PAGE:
Alexia McCoy, Claremont
The story “School expansion irritation” (Southern Suburbs Tatler, June 14) refers.
Mr Williams seems convinced that his new development will solve the traffic chaos in Selous Road.
The Children’s Workshop management has, for the past 18 years, completely failed to control the traffic generated by 100 children. By referring to the chaos in Selous and surrounding roads, Mr Williams tacitly admits this.
The circular driveway on the Queen Victoria Road site holds a maximum of 18 cars at any one time. There are 18 parking bays, to be used by cars dropping off children as well as the 12 occupants of the flats on the site.
There will be 160 children, meaning that around 140 to150 cars must drop children, within a limited time period of about 45 minutes. The oldest children will be 12 years old; the majority will be under 10, and of these, around 100 will be pre-schoolers, under six.
Most parents will not stop and drop; the conditions will be too dangerous. A total of 140 into 45 minutes is less than 20 seconds for each car to enter, drop a child and leave – (which is) not possible.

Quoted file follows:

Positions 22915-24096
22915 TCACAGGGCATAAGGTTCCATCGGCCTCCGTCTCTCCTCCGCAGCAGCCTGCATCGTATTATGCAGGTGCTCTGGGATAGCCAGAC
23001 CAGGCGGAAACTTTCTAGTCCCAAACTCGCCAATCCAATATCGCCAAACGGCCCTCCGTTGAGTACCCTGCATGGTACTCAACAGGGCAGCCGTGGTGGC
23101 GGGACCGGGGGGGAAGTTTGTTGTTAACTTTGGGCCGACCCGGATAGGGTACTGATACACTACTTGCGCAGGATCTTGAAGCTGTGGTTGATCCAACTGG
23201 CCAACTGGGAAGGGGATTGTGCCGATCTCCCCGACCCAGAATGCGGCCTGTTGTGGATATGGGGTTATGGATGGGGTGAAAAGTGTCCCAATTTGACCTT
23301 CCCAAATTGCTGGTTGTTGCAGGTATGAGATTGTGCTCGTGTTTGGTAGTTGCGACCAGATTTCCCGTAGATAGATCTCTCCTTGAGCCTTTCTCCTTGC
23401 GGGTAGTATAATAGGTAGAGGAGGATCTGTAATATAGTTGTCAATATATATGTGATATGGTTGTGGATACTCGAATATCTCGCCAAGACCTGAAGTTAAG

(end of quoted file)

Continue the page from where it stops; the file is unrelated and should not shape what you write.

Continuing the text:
Council has referred to the gate as “sub-standard”, meaning it is too close to the Belvedere/Queen Victoria Road intersection. Even if the traffic on the circular driveway keeps moving, the chaos caused by the school traffic will simply move from Selous Road to Queen Victoria.
Mr Williams promises cameras and strict discipline to ensure parents only park on site. As mentioned earlier, this control has been singularly absent in the past, but will suddenly work now, with nearly twice as many children?
It will be impossible to prevent parents who wish to avoid the crush on site from parking in any of the surrounding streets – they are public roads. In the case of Queen Victoria, school parking already disrupts traffic by creating a single lane.
Any children whose parents park in the surrounding roads, will have to enter the school via the only gate – the one where 140 cars will be jostling to enter or leave.